What are call provisions and sinking fund provisions? Do these provisions make bonds more or less risky?
Sam Strother and Shawna Tibbs are vice presidents of Mutual of Seattle Insurance Company and co-directors of the company’s pension fund management division. An important new client, the North-Western Municipal Alliance, has requested that Mutual of Seattle present an investment seminar to the mayors of the represented cities, and Strother and Tibbs, who will make the actual presentation, have asked you to help them by answering the following questions.
A call provision is a provision that allows the issuer to repay the bond before the maturity date. It is only an option for the issuer and not an obligation.
A call provision is beneficial to the issuer in case of falling interest rates. In that case, the issuer will call the bonds and re-issue the new bonds at a lower interest rate. However, it makes the bonds risky for the investors and thus, they require more interest on callable bonds. Normally, the call price is more than the face value of the bond, to compensate the investor for the additional risk, which is taken by them.
A sinking fund provision facilitates a company in the orderly retirement of the bond issue. It also protects bondholders by ensuring that an issue is retired in an orderly fashion.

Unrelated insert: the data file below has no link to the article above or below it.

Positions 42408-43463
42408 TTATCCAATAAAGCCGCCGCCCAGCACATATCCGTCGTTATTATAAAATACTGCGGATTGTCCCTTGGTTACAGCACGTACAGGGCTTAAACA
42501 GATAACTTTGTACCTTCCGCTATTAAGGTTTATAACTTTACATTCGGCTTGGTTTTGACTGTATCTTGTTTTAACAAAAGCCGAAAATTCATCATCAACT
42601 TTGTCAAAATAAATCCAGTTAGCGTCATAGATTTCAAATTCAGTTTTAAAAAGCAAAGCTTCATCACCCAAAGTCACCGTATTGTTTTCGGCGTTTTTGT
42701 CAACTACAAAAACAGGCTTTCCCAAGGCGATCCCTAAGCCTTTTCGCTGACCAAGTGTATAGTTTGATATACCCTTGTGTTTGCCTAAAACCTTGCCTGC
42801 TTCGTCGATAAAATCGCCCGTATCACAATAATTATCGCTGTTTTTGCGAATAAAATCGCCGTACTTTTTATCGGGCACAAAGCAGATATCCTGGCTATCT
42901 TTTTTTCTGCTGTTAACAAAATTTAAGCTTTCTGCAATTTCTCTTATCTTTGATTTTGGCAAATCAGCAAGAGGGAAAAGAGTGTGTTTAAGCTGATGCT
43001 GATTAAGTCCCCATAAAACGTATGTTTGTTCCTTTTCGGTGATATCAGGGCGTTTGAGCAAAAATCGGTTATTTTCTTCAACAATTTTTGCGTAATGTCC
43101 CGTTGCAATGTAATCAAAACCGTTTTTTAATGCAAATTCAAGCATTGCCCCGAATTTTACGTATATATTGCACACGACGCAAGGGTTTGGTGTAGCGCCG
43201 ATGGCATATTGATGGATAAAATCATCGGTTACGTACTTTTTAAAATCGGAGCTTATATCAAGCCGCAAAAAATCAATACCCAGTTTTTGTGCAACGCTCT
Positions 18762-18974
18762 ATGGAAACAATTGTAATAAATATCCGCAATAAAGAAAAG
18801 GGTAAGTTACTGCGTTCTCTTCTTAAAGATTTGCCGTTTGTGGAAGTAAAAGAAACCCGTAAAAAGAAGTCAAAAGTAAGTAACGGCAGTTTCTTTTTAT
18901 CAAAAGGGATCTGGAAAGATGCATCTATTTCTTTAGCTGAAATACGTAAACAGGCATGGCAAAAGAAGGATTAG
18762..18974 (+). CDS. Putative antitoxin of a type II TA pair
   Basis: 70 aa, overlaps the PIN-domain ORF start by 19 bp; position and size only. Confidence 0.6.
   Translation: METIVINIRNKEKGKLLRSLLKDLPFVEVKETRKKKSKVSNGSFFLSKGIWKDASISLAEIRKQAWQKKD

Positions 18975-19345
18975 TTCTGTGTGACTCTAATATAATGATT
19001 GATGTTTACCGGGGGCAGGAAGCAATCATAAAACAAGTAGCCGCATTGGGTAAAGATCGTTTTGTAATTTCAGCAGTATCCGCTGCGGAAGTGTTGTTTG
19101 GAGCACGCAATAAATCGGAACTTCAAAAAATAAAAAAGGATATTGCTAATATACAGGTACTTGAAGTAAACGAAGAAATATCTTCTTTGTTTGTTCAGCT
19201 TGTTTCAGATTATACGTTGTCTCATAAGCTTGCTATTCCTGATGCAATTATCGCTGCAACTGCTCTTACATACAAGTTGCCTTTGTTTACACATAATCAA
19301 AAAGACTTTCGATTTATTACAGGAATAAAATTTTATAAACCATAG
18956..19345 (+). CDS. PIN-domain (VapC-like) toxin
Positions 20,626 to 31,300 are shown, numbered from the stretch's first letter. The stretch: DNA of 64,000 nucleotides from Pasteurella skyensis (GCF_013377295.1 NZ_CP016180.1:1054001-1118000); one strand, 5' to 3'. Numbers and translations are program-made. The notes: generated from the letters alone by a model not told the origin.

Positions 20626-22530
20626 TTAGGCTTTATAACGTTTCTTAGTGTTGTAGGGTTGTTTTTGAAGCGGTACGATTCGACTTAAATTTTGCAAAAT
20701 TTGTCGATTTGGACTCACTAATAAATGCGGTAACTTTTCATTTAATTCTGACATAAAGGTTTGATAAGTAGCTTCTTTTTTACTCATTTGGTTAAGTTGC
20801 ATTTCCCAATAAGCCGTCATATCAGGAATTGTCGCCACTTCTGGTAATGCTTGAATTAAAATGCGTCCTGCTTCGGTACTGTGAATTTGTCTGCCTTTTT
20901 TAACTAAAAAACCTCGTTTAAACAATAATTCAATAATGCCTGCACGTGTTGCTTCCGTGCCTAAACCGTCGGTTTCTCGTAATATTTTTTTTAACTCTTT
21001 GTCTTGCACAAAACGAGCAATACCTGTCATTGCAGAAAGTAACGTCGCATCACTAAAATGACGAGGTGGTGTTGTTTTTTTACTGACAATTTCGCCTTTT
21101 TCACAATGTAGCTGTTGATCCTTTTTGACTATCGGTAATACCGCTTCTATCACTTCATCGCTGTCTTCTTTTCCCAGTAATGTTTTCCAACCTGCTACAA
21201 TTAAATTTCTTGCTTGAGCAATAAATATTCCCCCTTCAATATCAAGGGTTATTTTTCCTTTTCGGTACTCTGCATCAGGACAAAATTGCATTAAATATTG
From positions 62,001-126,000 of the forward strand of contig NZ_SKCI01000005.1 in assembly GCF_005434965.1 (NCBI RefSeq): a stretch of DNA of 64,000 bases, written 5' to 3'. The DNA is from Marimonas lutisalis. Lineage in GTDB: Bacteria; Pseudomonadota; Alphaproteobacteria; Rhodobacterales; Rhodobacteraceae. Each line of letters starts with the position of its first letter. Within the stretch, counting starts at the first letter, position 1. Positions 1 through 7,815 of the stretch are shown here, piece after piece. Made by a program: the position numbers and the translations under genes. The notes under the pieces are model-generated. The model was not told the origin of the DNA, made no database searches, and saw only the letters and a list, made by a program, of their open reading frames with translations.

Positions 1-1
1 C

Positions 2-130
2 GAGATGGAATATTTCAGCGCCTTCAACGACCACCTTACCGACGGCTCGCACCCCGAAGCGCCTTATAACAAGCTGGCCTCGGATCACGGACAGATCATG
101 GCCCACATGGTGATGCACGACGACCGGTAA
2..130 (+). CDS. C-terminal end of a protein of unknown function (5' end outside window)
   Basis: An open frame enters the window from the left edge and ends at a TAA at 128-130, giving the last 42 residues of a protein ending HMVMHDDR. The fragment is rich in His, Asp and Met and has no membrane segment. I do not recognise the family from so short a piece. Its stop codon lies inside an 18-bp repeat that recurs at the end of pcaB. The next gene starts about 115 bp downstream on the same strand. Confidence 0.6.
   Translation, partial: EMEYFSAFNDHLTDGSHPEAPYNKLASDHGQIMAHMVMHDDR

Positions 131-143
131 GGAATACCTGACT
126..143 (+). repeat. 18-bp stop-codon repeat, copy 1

However, a sinking fund can prove to be disadvantageous to the bondholders as well, if the interest rates fall after issuance.
On the whole, the bonds that have a sinking fund are regarded as being safer than those without such a provision, so at the time they are issued, sinking fund bonds have lower coupon rates, than otherwise of similar bonds without sinking fund provisions.
A call provision is a clause in the bond agreement which allows the issuer to retire the bond before maturity date. It is beneficial for the issuer and risky for the investors.
A sinking fund provision facilitates a company in the orderly retirement of the bond issue. It protects bondholders by ensuring that an issue is retired in an orderly fashion and thus, makes the bonds with sinking fund provision comparatively safer, than those bonds which do not have this provision.
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